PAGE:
Ready or not, here comes the World Cup soccer tournament in Brazil.

The U.S. team arrived yesterday, at an airport that is about one third operational, before needing a military, police and private security escort to safely check in at their hotel. It’s just the first of the logistical difficulties arriving teams will notice as they report for games in what may be less than ideal conditions, with the threat of transit strikes and incomplete facilities still looming. The Cameroon representation faced unique difficulties in getting it’s team to Brazil, the players claiming they were promised bonuses that never came and threatening not to get onto the plane until a loan was arranged to make those payments. But, otherwise uneventfully, the U.S team has arrived. The rest of their trip should seem simple by comparison.

Host Brazil has been almost unbeatable at home, and they’re the power index and betting line favorites to win the whole thing, but Argentina is a close second in the power rankings, an even closer second on the betting line. The U.S. doesn’t have to worry about either of those teams, not yet. All the U.S. team has to concern itself with now is group play, and finding a way to get at least a win and a draw in three group games against Ghana, next Monday, Germany and Portugal. The top two teams in each of the eight four team groups advance, the bottom two in each group make a quick trip home. Each of the three group games for the U.S. comes with interesting background.

For the Americans Ghana, 37th in the FIFA rankings is the most winnable game and the U.S. should be up for it. Ghana eliminated them the last two cups. Portugal is ranked ahead of the 13th ranked U.S. team in the FIFA standings, and, being the parent nation to Brazil, and the only other Portuquese speaking nation represented, they’ll be the crowd favorite for every game they play unless they play Brazil. Against Portugal the U.S. will definitely be the road team. But Portugal is trying to get back in sync with their top three players returning from injuries, their top player Christiano Ronaldo just having his first workout with the team on Saturday and he and their top defender, Pepe, haven’t been on the field together in over two months. Still, they, and Germany, number three in the power index and FIFA rankings, will put a lot of pressure on the U.S. backline of Geoff Cameron, the left back who will be expected to be the anchor, Fabian Johnson and Damarcus Beasley.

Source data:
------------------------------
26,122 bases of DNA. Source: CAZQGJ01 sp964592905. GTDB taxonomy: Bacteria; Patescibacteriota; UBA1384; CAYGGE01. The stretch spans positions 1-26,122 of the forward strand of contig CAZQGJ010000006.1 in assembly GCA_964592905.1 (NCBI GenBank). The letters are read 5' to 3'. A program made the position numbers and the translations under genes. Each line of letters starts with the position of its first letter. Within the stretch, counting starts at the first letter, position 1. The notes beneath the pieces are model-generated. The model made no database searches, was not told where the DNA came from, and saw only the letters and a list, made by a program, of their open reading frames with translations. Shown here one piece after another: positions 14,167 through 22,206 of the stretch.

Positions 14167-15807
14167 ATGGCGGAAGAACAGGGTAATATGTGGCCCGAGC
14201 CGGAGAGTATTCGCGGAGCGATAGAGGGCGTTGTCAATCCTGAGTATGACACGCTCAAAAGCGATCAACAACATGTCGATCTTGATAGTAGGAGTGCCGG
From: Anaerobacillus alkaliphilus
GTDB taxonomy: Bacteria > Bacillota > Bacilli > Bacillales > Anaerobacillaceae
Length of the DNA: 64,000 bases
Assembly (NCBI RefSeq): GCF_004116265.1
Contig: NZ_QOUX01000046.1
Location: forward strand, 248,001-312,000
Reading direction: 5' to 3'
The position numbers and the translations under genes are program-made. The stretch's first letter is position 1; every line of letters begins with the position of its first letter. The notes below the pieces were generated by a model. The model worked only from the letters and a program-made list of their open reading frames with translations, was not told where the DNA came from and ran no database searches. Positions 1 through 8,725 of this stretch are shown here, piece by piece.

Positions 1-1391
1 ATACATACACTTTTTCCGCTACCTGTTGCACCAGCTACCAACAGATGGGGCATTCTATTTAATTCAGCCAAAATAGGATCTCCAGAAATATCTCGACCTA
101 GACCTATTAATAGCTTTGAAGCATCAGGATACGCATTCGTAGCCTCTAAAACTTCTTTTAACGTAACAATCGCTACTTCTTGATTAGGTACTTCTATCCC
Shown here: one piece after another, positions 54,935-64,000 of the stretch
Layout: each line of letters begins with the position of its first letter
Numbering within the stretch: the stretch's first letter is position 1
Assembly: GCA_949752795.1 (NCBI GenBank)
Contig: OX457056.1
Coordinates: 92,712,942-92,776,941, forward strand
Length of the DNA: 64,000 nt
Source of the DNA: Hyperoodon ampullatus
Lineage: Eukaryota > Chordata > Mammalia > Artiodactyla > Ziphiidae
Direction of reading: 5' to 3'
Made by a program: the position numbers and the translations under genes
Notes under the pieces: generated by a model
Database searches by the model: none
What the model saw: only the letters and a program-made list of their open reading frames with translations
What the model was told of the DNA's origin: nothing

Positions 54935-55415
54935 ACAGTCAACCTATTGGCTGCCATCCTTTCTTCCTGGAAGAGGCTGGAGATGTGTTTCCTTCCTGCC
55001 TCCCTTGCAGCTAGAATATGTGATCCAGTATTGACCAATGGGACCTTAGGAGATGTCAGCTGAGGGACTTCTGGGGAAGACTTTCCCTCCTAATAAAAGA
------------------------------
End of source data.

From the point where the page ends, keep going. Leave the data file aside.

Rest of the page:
U.S. coach Juergen Klinsmann is German and preparing his team for group play, knowing Germany awaits, gave him an extra incentive as he made a stunning move, cutting all time U.S. scoring leader Landon Donovan from the team while keeping the struggling Joze Altidore. Altidore lived up to Klinsmann’s faith in him with two goals in the “friendly” win over Nigeria. Feeling comfortable enough to cut Donovan demonstrates that Klinsmann likes his team’s makeup the way it is.

Maybe the most difficult part of what lays ahead for them is a 9,000 mile travel schedule for the first three games. But, hey, they’re in Brazil, they got to the hotel and they have six days to prepare for their first game. The hardest part may already be behind them.

With a comment from the sports world, I’m Scott Gray.


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